One articulated Sauroposeidon to go, hold the perspective distortion, with a side of stinkin’ mammal

April 24, 2014

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Sauroposeidon OMNH 53062 articulated right lateral composite with giraffe

Sauroposeidon is stitched together from orthographic views of the 3D photogrammetric models rendered in MeshLab. Greyed out bits of the vertebrae are actually missing–I used C8 to patch C7, C7 to patch C6, and so on forward. The cervical ribs as reconstructed here were all recovered and they are in collections, but they’re in several jackets and boxes and therefore not easily photographed.

The meter bars are both one meter as advertised. The giraffe neck is FMNH 34426 (from this post), which is actually 1.7 meters long, but I scaled it up to 2.4 meters to match that of the tallest known giraffe. I think it’s cool that a world-record giraffe neck is roughly as long as two vertebrae from the middle of the neck of Sauroposeidon.

There are loads of little morphological details in the Sauroposeidon vertebrae that are clearer now than they were in our old photographs, but those will be stories for other posts.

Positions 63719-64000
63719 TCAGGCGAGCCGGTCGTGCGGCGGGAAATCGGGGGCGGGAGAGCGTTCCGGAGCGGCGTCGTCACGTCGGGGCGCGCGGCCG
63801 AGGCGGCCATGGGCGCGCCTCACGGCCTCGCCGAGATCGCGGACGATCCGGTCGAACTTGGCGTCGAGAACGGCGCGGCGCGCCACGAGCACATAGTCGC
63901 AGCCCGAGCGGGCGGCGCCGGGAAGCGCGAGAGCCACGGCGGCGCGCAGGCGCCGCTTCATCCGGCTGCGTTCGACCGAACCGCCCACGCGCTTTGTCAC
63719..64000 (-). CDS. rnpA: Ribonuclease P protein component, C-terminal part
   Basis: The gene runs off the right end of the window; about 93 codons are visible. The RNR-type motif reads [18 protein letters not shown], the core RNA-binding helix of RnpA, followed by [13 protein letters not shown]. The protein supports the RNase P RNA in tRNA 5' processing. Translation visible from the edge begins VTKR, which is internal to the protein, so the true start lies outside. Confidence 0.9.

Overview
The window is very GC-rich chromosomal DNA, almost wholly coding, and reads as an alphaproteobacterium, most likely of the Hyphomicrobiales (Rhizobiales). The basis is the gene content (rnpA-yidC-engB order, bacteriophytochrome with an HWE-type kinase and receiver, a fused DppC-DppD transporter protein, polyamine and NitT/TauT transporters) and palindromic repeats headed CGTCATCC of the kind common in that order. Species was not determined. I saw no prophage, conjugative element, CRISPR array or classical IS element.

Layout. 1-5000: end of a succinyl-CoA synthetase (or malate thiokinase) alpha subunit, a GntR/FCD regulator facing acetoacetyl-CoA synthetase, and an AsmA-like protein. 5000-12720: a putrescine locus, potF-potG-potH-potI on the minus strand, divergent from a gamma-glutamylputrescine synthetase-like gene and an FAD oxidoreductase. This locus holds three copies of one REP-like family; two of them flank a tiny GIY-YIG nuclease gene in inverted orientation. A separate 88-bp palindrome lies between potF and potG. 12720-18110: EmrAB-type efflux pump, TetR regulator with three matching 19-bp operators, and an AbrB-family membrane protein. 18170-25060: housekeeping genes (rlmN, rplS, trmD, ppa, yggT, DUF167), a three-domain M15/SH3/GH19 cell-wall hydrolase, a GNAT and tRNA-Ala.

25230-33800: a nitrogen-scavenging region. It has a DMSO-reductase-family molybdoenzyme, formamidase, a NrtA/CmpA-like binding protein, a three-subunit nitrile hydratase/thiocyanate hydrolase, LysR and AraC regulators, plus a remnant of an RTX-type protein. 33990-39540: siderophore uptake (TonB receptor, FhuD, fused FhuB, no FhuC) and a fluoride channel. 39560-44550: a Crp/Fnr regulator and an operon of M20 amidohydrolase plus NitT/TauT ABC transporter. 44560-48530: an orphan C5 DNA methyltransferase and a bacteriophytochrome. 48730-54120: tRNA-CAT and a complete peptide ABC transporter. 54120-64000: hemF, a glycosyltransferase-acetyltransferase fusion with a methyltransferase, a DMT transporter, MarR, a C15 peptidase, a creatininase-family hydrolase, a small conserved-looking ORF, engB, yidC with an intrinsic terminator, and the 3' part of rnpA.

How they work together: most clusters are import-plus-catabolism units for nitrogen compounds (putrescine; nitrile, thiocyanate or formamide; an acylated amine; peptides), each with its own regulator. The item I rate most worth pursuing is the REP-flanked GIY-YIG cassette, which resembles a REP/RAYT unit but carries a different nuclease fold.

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4 Responses to “One articulated Sauroposeidon to go, hold the perspective distortion, with a side of stinkin’ mammal”

  1. paleomanuel Says:

    I loved the wit applied to reconstruction. I think there is a growing distrust to using reconstructions in the “hard” paleontology (ie papers etc) But it is undeniable the contribution that gives an overall picture

  2. Marco Says:

    Better Sauroposeidon photo I ve ever see!
    Compliment !

  3. Mike Taylor Says:

    But, paleomanuel, this may be literally the sauropod-specimen image that involves the least “art” of any that’s ever been published, since it eliminates the perspective distortion that is so ubiquitous and significant in photos of large objects.

  4. paleomanuel Says:

    Mike I’m celebrating the composite nature of this pic, the proper use of known parts to patch others, and above all the chance to see all the fossils at once, articulated and undistorted (all of this using photos, not drawings!)
    Losing that omnipresent distortion is really great!
    Sorry if I misspelled the previous comment


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